Shortly after the great earthquake in Turkey, I visited the exemplary village that the State of Israel knew to create overnight for the people whose houses had been destroyed, and I saw the impressive organizing ability of the establishment for a humanitarian project worthy of every praise. What happened since then to that ability? What has the state given so far to the humanitarian welfare of its [citizens] on the front line, apart from the vague promise to establish an "[investigative] commission"?
And in the meanwhile, amongst the stink of urine that is the primary, miserable smell of the civil front line in the bomb-shelters, we can remember with longing and rage how once the small and poor institutions of a state knew how to send supplies to besieged cities; and later knew how to manage entire cities of tents of new immigrants who arrived suddenly; and once there were warehouses of goods for emergencies that were intended to ensure that even during the hardest of times citizens would not be required to rely on the charitable food-donations of other citizens; and once there were teacher-soldiers who sat with children in bomb-shelters and kept them busy while their parents strained to move the wheels of routine; and once there was a state here that did not leave its citizens, strong and weak, in bomb-shelters with no electricity, without running water, without basic sanitation. I don't know where all those have gone. I have not yet heard a single wise commentator who could explain where they are hiding and why they are hiding.
In one of the flickering advertisements on TV I saw the mayor of Karmiel thanking, with emotive words, the goodness-of-heart of the 'Supersal' supermarket chain that is feeding the residents of his city. He who seeks the unpleasant truth behind these words will find a state that has turned its citizens at their time of need to beggars against their will. My motherland, beautiful destitute land, all her beggars brothers ? No. Very much not. Only those who need the state the most have turned to desperate beggars. The stronger know how to access the right channels. The stronger still wrap themselves in the lie of resilience. That lie continues to serve them well, since they know that when the war ends, the needy of the [civil] front will no longer have the strength to shout and to protest - nor to create change.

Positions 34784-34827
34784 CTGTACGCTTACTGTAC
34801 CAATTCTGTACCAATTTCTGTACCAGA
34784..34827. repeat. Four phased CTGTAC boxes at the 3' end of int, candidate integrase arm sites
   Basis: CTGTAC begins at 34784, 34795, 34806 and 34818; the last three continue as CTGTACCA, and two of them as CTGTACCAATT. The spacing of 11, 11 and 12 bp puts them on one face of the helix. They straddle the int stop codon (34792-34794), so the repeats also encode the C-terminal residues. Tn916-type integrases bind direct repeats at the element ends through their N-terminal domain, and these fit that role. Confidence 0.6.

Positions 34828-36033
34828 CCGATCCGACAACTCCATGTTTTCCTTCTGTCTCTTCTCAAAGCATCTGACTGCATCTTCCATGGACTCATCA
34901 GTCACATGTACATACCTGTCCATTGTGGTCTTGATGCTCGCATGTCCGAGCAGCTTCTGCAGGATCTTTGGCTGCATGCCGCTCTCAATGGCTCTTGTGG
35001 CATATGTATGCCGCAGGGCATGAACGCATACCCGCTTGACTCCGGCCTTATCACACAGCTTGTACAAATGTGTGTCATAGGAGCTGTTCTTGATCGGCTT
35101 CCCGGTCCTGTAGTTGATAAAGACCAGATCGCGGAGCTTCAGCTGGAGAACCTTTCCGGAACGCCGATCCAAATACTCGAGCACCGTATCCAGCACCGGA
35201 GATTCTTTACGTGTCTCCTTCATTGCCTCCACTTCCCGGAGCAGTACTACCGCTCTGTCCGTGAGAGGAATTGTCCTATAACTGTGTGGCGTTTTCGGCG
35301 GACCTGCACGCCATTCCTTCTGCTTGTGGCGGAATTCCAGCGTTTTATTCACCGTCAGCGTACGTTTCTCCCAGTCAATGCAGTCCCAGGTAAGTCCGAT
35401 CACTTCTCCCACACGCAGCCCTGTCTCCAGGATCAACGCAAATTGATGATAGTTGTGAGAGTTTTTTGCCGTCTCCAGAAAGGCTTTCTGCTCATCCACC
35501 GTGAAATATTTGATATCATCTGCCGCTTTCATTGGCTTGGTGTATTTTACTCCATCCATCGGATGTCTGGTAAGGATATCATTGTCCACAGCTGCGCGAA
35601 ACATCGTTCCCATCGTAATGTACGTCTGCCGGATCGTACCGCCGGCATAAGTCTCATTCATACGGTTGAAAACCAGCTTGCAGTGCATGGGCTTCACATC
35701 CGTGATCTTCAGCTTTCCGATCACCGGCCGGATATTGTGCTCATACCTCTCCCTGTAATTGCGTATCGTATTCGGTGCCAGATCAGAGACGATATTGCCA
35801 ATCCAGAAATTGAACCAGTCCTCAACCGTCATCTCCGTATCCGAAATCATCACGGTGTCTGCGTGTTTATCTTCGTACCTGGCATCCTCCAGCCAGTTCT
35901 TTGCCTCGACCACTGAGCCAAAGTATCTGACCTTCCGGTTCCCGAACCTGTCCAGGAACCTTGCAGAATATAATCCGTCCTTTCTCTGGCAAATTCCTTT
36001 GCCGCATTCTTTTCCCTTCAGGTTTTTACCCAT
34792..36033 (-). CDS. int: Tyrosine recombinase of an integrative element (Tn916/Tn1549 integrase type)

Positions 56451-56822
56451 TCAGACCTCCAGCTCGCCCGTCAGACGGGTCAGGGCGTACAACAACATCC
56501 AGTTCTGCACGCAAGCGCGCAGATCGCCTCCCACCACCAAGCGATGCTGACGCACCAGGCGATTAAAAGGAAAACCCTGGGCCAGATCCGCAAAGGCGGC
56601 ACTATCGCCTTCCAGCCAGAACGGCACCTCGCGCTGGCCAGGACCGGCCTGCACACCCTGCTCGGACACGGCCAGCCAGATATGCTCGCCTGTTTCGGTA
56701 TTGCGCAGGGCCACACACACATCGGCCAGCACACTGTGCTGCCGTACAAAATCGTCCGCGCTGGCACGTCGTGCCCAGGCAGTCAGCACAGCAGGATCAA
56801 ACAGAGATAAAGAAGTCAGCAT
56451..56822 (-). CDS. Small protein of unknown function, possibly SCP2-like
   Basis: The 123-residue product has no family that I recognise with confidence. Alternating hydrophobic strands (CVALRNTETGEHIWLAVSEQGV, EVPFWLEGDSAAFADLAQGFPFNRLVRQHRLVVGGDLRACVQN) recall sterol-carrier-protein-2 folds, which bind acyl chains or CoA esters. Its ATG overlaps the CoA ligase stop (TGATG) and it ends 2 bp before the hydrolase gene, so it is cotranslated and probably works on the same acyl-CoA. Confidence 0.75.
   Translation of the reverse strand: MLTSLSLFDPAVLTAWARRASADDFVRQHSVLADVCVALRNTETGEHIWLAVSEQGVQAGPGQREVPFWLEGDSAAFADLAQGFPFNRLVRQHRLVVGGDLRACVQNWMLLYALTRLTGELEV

: The expression "My motherland, beautiful destitute land, all her beggars brothers" comes from a poem by Jewish poet Leah Goldberg. It was written not about Israel, but about her homeland, Lithuania. Every Israeli knows this poem, entrenched as it is in collective national memory. It is often used to harden solidarity in hard times. This was, of course, far more applicable in the initial period of pseudo-socialist agricultural development in the 50's and 60's, when some semblance of solidarity still existed here. The previous paragraph hearkens to this period. In my opinion, that view is tinted by rose-colored glasses. That solidarity did exist, but only if you happened to be white, of European origin. Those in development towns out on the periphery were never taken care of, they were left in atrocious conditions back then too. The 'cities of tents' spoken of were desperate places, not well-supplied by the state, surrounding much wealthier towns, populated chiefly by Jews of European origin.
Having said that, Israel did once have a welfare system that actually took care of a lot of people. That has been almost entirely dismantled since the early 90's.